Hawaii measure that narrowly succeeds might remove Trump from the ballot

A bill in the Hawaii state legislature, aimed at potentially preventing former President Donald Trump from appearing on the 2024 presidential ballot, narrowly passed a procedural vote on Tuesday.

Reported by Hawaii NewsNow, the Hawaii State Senate Judiciary Committee approved Senate Bill 2392 with a slim margin, advancing it to the full floor. If enacted, the bill would entrust the chief elections officer with the authority to determine Trump's eligibility for the ballot.

Supporters of the bill argue that Trump's involvement in the Capitol riot on January 6, 2021, constitutes an insurrection, justifying his disqualification from seeking or securing the presidency.

Donald Trump

This initiative aligns with similar endeavors in several other states to block Trump, the current leading Republican candidate, from participating in the upcoming election.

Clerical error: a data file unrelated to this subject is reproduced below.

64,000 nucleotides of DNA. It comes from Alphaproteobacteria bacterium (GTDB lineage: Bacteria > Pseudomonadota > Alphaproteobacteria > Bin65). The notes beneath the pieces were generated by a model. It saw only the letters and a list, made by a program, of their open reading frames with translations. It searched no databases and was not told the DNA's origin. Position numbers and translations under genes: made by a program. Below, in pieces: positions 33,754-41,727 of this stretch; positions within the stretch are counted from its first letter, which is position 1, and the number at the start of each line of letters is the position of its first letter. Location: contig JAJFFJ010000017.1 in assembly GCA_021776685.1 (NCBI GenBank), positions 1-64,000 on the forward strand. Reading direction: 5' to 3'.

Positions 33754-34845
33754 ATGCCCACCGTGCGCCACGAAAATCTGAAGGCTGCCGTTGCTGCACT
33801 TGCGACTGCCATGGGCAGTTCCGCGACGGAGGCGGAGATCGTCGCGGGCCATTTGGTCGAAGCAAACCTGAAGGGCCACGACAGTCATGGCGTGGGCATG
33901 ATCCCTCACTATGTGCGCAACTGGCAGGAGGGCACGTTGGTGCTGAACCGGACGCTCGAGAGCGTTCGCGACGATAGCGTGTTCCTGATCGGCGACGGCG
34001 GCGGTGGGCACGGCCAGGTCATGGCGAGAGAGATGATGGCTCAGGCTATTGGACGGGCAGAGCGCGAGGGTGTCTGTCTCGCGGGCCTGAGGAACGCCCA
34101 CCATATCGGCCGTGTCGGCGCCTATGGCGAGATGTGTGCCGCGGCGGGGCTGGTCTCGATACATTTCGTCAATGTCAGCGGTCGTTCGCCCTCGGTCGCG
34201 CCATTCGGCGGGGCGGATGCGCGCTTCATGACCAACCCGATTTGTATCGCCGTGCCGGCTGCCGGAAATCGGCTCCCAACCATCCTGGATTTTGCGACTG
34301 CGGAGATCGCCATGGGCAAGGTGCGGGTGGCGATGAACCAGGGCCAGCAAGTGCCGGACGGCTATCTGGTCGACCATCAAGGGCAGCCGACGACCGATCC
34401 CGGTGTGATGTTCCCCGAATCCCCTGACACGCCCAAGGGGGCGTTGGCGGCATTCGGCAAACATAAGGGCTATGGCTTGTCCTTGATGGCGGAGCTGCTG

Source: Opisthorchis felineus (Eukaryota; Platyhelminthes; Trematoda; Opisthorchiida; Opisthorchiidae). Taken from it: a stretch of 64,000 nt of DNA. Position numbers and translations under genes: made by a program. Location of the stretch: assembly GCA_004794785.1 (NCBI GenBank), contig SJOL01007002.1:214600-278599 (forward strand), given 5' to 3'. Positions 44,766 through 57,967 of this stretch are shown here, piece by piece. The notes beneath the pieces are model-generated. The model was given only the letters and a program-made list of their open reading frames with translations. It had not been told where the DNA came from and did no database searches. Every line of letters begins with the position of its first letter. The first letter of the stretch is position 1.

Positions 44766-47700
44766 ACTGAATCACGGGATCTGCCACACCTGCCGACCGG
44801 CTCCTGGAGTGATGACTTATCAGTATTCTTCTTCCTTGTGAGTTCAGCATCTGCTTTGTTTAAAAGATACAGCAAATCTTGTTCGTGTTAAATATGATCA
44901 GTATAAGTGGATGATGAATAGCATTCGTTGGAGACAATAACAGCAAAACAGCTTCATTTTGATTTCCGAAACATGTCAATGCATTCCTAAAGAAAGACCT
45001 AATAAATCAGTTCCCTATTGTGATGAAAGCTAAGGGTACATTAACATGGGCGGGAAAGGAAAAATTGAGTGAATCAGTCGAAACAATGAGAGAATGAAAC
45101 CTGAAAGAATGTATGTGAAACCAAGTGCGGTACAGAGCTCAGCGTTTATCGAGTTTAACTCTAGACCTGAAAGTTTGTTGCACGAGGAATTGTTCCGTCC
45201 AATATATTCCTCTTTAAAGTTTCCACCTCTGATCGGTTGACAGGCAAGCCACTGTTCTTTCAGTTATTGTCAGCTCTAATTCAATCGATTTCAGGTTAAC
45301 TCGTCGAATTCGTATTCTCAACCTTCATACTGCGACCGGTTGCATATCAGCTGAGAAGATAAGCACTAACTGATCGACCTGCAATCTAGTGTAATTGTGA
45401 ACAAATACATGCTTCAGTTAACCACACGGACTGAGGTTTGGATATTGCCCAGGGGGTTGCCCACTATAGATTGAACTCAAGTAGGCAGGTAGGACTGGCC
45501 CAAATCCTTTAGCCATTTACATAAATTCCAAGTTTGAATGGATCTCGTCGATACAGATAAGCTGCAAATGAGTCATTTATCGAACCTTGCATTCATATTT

Despite overcoming the initial procedural obstacle, the bill has faced more vocal opposition than support. Jamie Detwiler, a resident who testified before the vote, criticized the bill as "tyrannical," emphasizing that Trump hasn't been convicted or charged with insurrection. Detwiler's sentiments were echoed by over 300 complaints or negative testimonies received by Hawaii NewsNow, outnumbering the approximately 20 supportive testimonies.

Senator Karl Rhoads, a Democrat, introduced the legislation due to Hawaii lacking a formal process to disqualify candidates from the ballot. Senate Bill 2392, approved by a narrow 3-2 vote in the committee, aims to address this gap by establishing such a mechanism.

The bill outlines that election ballots issued by the chief election officer or county clerk should exclude any candidate disqualified by constitutional or statutory provisions. It also delineates a procedure for challenging a candidate's inclusion or exclusion from the ballot and stipulates that electors for presidential and vice-presidential candidates cannot be individuals disqualified by constitutional or statutory provisions. Furthermore, it prohibits electors from voting for any presidential or vice-presidential nominee disqualified under Section 3 of the Fourteenth Amendment to the United States Constitution.

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